The Proposed Rule

Proposed Rule 163B would allow any issuer or person authorized to act on its behalf to engage in testing-the-waters communications with potential investors who are, or reasonably believed to be, QIBs or IAIs, either prior to or following the date of filing a registration statement related to a registered offering. The purpose of testing-the-waters is to assess interest in an offering before undergoing the expensive and time-consuming proposition of Section 5 registration. Under the Proposed Rule, all issuers, including EGCs, non-EGCs, non-reporting issuers, well-known seasoned issuers, and investment companies would be eligible to engage in these communications—but only with certain institutional investors.[19]

In proposing this rule, the SEC is allowing issuers to assess the demand for their securities in a way that would likely improve issuers’ ability to conduct successful offerings at a lower cost. By allowing companies to ascertain demand, the SEC may also be attempting to encourage increased market participation. In its summary of the basis for the Proposed Rule, the SEC noted that the increasing number of registered offerings could have long-term benefits for investors, improve issuer disclosure, increase transparency in the marketplace, create better informed investors, and broaden the pool of issuers in which an investor may invest.[20] Expanding upon these sentiments, SEC Chairman Jay Clayton believes that in doing so, companies would be better equipped to consult with investors and identify information important to them in advance of a public offering.[21]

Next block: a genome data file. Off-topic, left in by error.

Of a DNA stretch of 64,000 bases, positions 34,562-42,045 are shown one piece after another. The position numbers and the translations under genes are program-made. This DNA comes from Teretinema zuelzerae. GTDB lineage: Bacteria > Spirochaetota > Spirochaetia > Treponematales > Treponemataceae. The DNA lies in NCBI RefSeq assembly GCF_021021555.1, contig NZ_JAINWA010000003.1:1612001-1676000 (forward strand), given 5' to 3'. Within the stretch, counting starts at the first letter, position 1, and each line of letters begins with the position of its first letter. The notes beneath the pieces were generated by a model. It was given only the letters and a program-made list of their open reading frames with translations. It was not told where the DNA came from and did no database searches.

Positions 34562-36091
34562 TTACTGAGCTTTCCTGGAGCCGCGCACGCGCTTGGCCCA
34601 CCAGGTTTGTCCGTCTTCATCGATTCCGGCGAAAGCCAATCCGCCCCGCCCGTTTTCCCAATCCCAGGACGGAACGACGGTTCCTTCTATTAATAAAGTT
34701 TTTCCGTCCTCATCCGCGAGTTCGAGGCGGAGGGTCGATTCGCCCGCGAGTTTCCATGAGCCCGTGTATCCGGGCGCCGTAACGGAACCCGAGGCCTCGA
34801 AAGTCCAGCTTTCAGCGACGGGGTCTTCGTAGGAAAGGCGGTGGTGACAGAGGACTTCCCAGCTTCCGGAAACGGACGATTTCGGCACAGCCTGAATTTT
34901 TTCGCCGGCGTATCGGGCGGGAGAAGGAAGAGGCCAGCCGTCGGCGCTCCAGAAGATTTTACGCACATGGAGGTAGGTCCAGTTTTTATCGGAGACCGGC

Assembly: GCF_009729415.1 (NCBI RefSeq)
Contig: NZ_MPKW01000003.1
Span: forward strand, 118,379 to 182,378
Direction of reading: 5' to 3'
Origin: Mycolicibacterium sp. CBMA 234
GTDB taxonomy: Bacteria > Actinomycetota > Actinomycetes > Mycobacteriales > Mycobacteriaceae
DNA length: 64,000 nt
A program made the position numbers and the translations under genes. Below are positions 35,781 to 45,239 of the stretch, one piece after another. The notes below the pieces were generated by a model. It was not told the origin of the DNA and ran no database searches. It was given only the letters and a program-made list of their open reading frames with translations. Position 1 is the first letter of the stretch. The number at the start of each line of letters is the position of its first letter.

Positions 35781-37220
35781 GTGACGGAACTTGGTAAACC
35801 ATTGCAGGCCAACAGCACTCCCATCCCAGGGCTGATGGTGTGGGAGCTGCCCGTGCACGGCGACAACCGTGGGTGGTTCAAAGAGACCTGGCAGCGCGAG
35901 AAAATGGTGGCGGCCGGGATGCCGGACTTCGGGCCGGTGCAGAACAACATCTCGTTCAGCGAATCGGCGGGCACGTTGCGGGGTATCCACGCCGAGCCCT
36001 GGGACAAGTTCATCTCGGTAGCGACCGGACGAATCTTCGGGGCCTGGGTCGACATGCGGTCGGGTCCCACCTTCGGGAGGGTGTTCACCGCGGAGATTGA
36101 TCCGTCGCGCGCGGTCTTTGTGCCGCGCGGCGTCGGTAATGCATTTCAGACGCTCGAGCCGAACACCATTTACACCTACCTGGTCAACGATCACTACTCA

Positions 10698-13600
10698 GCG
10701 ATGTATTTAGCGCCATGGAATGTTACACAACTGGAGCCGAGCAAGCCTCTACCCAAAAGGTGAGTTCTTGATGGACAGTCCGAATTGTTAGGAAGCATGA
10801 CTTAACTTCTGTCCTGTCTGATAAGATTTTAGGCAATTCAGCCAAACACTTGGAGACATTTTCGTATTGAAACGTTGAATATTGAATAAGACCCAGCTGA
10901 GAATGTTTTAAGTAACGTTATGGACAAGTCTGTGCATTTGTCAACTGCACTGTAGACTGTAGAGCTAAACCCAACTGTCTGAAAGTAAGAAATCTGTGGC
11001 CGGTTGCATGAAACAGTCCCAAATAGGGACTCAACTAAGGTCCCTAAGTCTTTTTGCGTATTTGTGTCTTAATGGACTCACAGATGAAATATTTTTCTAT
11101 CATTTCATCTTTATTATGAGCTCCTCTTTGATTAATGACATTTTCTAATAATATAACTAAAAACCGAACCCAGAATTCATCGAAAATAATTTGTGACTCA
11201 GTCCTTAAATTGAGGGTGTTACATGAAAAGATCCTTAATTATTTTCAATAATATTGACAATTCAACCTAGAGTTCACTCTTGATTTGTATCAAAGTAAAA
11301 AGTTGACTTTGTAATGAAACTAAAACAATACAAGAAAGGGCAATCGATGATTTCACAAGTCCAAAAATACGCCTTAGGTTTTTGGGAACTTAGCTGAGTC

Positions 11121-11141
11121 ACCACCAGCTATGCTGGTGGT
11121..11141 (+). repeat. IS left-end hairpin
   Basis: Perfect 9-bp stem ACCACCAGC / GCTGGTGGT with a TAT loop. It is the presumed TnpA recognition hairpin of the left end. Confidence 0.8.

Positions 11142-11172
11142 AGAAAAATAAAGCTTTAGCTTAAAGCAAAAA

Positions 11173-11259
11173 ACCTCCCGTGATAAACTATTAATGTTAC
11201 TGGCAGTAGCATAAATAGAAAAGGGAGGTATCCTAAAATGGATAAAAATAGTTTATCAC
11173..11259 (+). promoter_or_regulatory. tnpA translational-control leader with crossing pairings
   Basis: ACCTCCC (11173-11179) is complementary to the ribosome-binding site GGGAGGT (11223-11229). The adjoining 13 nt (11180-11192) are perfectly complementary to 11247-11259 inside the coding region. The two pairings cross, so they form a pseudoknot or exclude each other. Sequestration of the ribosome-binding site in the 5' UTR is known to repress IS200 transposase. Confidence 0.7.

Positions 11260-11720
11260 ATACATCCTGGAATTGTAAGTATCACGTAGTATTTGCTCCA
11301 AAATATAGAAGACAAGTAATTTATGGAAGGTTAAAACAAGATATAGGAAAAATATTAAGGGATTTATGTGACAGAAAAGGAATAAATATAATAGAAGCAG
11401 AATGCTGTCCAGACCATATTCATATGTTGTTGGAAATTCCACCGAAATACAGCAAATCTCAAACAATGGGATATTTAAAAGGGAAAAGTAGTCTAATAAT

• The Proposed Rule is non-exclusive, meaning that a company may rely on other Securities Act rules or exemptions, although Rule 163B may eliminate the need to rely on existing rules when engaging in pre-offering communications. Of course an issuer cannot rely on the rule if it is intending to use it for a communication that, while in compliance with the rule, is part of a scheme to evade the requirements of Section 5 of the Securities Act.[22]